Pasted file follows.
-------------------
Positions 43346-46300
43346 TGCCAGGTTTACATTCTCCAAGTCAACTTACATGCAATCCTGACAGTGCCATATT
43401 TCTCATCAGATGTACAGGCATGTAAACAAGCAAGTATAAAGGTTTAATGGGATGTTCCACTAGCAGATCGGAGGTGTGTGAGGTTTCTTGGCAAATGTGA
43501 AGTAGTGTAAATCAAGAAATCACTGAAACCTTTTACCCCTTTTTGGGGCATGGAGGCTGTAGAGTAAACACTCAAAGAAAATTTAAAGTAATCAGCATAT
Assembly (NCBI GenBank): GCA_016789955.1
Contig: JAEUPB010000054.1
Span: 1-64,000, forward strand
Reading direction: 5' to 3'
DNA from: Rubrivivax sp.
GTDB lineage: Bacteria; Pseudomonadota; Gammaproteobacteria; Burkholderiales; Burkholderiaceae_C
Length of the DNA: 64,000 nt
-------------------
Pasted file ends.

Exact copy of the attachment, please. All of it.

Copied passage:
Positions 43346-46300
43346 TGCCAGGTTTACATTCTCCAAGTCAACTTACATGCAATCCTGACAGTGCCATATT
43401 TCTCATCAGATGTACAGGCATGTAAACAAGCAAGTATAAAGGTTTAATGGGATGTTCCACTAGCAGATCGGAGGTGTGTGAGGTTTCTTGGCAAATGTGA
43501 AGTAGTGTAAATCAAGAAATCACTGAAACCTTTTACCCCTTTTTGGGGCATGGAGGCTGTAGAGTAAACACTCAAAGAAAATTTAAAGTAATCAGCATAT
Assembly (NCBI GenBank): GCA_016789955.1
Contig: JAEUPB010000054.1
Span: 1-64,000, forward strand
Reading direction: 5' to 3'
DNA from: Rubrivivax sp.
GTDB lineage: Bacteria; Pseudomonadota; Gammaproteobacteria; Burkholderiales; Burkholderiaceae_C
Length of the DNA: 64,000 nt